Other symptoms may include weight gain (sometimes seem difficult to control), fatigue, lack of energy, sleep-related problems (including sleep apnea), mood swings, depression, anxiety, and headaches. In some women, fertility is affected. Symptoms vary from woman to woman.

Areas of darkened and thickened skin (acanthosis nigricans) may appear in the armpits, nape of the neck, in the pleated regions and on the knuckles and/or elbows; the cause is elevated insulin levels due to insulin resistance.

Acanthosis nigricans in polycystic ovary syndrome

If women with PCOS become pregnant, the risk of complications during pregnancy increases, and complications are worse if women are obese. These complications include gestational diabetes, premature delivery, and preeclampsia.

Polycystic Ovary Syndrome Diagnosis

  • Clinical criteria
  • Serum levels of testosterone, follicle-stimulating hormone, prolactin, and thyrotrophin should be evaluated.
  • Pelvic ultrasound

In general, there is ovulatory dysfunction at puberty, leading to primary amenorrhea; therefore, this syndrome is unlikely if there were regular menses at any time after menarche.

On physical examination, abundant cervical mucus is generally found, reflecting high estrogen levels. PCOS should be suspected in women with at least two typical symptoms.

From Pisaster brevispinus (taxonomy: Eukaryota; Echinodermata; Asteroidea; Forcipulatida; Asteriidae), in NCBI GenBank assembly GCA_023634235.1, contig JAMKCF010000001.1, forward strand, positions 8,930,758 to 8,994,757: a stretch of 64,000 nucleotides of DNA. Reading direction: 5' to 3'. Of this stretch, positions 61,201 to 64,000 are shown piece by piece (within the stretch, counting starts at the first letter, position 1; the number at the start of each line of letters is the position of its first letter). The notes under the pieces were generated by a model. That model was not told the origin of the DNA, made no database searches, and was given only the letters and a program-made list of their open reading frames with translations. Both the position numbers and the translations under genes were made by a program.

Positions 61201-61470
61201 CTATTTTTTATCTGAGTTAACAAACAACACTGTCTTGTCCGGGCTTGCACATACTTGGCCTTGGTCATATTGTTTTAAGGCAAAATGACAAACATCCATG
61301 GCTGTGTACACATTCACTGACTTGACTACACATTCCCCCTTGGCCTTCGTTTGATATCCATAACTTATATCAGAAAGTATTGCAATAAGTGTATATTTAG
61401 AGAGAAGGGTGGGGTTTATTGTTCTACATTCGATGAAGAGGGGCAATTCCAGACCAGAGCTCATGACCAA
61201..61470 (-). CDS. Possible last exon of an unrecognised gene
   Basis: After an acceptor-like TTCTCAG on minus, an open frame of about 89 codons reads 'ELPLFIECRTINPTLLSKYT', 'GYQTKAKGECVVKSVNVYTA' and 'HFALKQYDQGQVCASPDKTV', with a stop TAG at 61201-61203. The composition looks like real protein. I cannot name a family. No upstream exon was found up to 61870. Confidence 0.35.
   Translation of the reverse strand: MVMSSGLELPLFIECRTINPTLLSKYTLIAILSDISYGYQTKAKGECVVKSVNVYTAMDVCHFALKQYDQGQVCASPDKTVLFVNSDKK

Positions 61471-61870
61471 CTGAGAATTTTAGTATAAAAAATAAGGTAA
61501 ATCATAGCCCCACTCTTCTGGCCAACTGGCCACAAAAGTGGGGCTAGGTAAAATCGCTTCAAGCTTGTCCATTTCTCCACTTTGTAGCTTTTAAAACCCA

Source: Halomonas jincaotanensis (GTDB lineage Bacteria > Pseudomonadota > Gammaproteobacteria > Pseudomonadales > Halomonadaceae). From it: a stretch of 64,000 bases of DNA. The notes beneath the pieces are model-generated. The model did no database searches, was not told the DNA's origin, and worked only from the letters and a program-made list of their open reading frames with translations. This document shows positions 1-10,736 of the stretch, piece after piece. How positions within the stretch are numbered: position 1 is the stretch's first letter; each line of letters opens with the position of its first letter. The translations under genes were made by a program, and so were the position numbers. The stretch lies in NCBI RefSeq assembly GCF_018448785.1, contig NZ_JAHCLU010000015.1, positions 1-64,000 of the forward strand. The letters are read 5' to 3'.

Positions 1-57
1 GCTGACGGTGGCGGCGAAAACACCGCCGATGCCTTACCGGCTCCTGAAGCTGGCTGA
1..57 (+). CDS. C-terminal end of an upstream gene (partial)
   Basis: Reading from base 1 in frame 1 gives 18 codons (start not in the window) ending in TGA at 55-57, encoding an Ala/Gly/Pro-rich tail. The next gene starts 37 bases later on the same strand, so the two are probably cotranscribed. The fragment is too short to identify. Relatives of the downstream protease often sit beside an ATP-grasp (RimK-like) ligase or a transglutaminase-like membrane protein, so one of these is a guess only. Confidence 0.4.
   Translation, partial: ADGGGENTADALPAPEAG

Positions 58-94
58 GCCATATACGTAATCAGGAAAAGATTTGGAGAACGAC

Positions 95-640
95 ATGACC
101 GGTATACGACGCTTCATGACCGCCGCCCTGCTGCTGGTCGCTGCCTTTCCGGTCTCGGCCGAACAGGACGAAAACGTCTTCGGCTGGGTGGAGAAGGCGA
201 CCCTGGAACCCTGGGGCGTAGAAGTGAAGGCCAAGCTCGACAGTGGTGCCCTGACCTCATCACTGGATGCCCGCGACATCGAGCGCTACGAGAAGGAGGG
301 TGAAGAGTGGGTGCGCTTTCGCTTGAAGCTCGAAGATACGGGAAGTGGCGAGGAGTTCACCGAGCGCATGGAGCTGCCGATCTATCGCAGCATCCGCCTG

Studies include pregnancy tests, assessment of total serum levels of testosterone, follicle-stimulating hormone (FSH), prolactin, and thyrotrophin (TSH); and pelvic ultrasound to exclude other possible causes of symptoms. The testosterone – free is more sensitive than total levels of testosterone but is technically more difficult to measure. Levels of testosterone normal slightly increased FSH and normal to slightly decreased suggest SOP.

Diagnosis requires at least 2 of the following 3 criteria:

  • Ovulatory dysfunction that causes menstrual irregularity
  • Clinical or biochemical evidence of hyperandrogenism
  • > 10 follicles per ovary (detected by pelvic ultrasound), generally on the periphery and simulating a pearl necklace

In women who meet these criteria, serum cortisol levels are measured to exclude Cushing syndrome, and serum 17-hydroxyprogesterone level is measured early in the morning to exclude adrenal virilization. DHEAS is measured in serum. If DHEAS is normal, amenorrhea should be sought.

In adult women with PCOS, a metabolic syndrome should be sought by measuring blood pressure and usually blood glucose and lipids (lipid profile).

Pearls and mistakes

PCOS is unlikely if there were regular menses for a time after menarche.